There doesn’t seem to be any reason not to drink bone broth, and it may well contain some nutrients that may be beneficial. We just don’t know for sure yet.
Bone Broth Rating: B
4. Bottled Water
Most people drink bottled water for the convenience, the presumed healthiness of it, or a combination of both.
Yes, it’s convenient, but get this straight: bottled water is mostly pure hokum.
Eric Goldstein, co-director of National Resources Defense Council, says that, “…no one should think bottled water is better regulated, better protected, or safer than tap.”
Some bottled water comes from springs and other virginal settings no doubt populated by fairies and elves, but more than 25% comes from municipal water supplies. It’s treated, purified, bottled and sold to us as “filtered through the thighs of virgins” or some such other green, organic, tree-hugging horseshit.
In one well-known case, water from a well situated near a hazardous waste dump was marketed as spring water. In another, water that was advertised as pure Alaskan glacial water was simply water from the public water system of Alaska.
Back in 1999, the NRDC tested 103 brands and found that while they were generally safe, at least a third contained bacterial or chemical contaminants, including carcinogens, that were in excess of state or industry standards.
And at least two contained phthalates, which are potent endocrine disrupters that could potentially lead to fetuses with squirrely reproductive organs. While the NRDC doesn’t think the bottles themselves were/are made with phthalates, they might have gotten into the water at the bottling plants.
Most bottles are made from polyethylene terephthalate, indicated by a 1 or PET or PETE on bottom. These bottles are probably safe, unless you store them in warm or hot temperatures, e.g., the cup holder of your Honda during summer days.
That’s when they might start leaching chemicals like antimony into the water, which is a potentially toxic material. No one is quite sure what the effects of these chemicals could be in the long run.
BisphenolA, a chemical found in polycarbonate, also poses a problem as it may cause neurological and behavioral problems in fetuses, babies, and kids. While BPA isn’t used in the manufacture of PET, it’s often found in polycarbonate, which is used to make water cooler jugs and other hard plastics.
The FDA is monitoring BPA and supposedly keeping a watchful eye on the stuff. Meanwhile, manufacturers are starting to self-regulate themselves to some degree because they know that BPA is now fairly well known to the public.
As far as bottled water regulation in general, the big problem stems from the fact that while the EPA regulates tap water, the FDA oversees bottled. Further, the FDA oversight doesn’t apply to water bottled and sold in the same state, which leaves upwards of 60 to 70% of water totally unregulated.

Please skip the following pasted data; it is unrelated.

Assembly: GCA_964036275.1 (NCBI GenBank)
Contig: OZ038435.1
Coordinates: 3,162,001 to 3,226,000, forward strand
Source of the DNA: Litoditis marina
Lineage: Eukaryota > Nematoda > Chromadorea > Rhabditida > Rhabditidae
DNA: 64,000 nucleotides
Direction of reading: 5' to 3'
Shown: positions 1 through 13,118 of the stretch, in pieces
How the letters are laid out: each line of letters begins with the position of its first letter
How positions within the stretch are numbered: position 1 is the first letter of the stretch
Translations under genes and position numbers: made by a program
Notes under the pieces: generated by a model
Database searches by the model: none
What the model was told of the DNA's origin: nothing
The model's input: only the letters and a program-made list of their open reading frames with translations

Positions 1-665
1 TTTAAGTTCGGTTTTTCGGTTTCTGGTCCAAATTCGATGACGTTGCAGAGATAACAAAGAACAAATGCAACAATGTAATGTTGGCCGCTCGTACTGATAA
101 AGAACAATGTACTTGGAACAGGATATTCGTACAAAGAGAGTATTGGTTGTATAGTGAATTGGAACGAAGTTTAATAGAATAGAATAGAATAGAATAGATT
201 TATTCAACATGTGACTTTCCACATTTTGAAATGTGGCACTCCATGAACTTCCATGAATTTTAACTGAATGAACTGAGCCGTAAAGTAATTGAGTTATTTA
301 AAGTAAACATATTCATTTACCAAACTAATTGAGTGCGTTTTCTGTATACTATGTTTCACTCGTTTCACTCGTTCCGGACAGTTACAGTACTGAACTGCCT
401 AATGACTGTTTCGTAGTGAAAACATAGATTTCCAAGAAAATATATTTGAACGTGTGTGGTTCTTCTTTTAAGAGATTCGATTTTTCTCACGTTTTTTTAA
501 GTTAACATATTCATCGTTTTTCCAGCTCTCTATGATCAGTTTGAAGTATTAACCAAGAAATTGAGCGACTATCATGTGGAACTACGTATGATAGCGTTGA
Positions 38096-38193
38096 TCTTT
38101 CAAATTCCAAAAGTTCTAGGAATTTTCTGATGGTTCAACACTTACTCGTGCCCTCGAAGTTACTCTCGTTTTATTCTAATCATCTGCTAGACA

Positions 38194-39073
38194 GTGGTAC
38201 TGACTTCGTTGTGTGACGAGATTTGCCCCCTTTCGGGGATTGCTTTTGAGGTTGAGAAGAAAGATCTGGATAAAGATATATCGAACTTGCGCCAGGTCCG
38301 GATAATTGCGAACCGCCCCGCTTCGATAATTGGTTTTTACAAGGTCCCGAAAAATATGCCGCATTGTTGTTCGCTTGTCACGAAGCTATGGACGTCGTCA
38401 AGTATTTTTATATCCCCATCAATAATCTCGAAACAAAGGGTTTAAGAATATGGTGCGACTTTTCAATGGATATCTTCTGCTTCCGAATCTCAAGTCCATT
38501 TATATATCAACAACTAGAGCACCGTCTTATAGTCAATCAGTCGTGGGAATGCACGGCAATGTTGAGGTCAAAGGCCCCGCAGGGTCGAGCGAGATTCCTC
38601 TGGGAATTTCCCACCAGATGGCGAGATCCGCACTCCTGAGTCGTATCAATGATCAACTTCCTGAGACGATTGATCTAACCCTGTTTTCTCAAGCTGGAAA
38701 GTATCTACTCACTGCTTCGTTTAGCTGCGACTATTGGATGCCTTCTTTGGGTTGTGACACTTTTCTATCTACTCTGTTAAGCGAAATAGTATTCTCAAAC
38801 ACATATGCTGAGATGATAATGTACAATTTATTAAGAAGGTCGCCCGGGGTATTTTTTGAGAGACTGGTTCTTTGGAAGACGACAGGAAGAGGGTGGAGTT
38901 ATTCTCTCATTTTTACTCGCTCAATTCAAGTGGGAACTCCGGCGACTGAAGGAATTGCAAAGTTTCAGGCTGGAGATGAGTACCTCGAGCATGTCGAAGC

The safety recommendations are fairly straightforward:
- Avoid the office water cooler if it’s made of polycarbonate.
- Carry water in glass or a metal canteen.
- Keep it out of the heat.
- Consider tap water, which is probably safer and definitely a whole lot cheaper.
- If you choose bottled, look for brands that have NSF certifications or that belong to IBWA. You can check the label for NSF certification or check the label for the NSF logo.
Bottled Water Rating: A
5. Chocolate Milk
Whoever got the idea to market chocolate milk as a post-workout drink is probably the most popular guy at the National Dairy Council. They probably erected a statue of him.
I’ll say this: chocolate milk is a decent recovery drink, if you’re a badminton player that gets a tad moist under the arms after a brutish match of swatting the old bird.
And it’s probably as good of a post-workout drink as Gatorade – probably even better – because it contains a little protein.
But that sure as hell doesn’t make it a good post-workout drink for any serious athlete that, like, uses actual muscle in his sport.
The protein just isn’t there, and if sucrose was the most functional carbohydrate modern nutrition has to offer, nutritionists and biochemists might as well spend their time trying to cure warts or something that’s actually beneficial to mankind.
But you wouldn’t know that, based on the press chocolate milk gets in fitness blogs and Men’s Health-type magazines. Of course, they don’t generally bother to distinguish between regular sports drinks and serious post-workout formulas that might be used by strength athletes.
Now there have been a decent number of studies performed on chocolate milk’s efficacy as a post-workout drink. About half of them say that it’s no better than a standard carb, fluid, electrolyte drink, and one said it was better, but the National Dairy Council sponsored that one.
Regardless, in no case was chocolate milk compared against something that had protein in it, which makes for rather inequitable testing conditions.
Drink it for its taste – if you must – but no serious lifter or athlete would consider chocolate milk a decent recovery drink.
Chocolate Milk Rating: D
Despite having over 1000 biologically active compounds and being one complex little drink, coffee doesn’t get all that much respect for its health promoting properties.
And, unlike many of the health benefits trumpeted by coffee’s liquid compadres, there’s actually research to support the claims.
For instance, studies support that it may protect DNA while also fighting melanoma, breast cancer, and endometrial cancer, along with lowering the risk for Type 2 diabetes. Drinkers also experience a lower incidence of clogged arteries.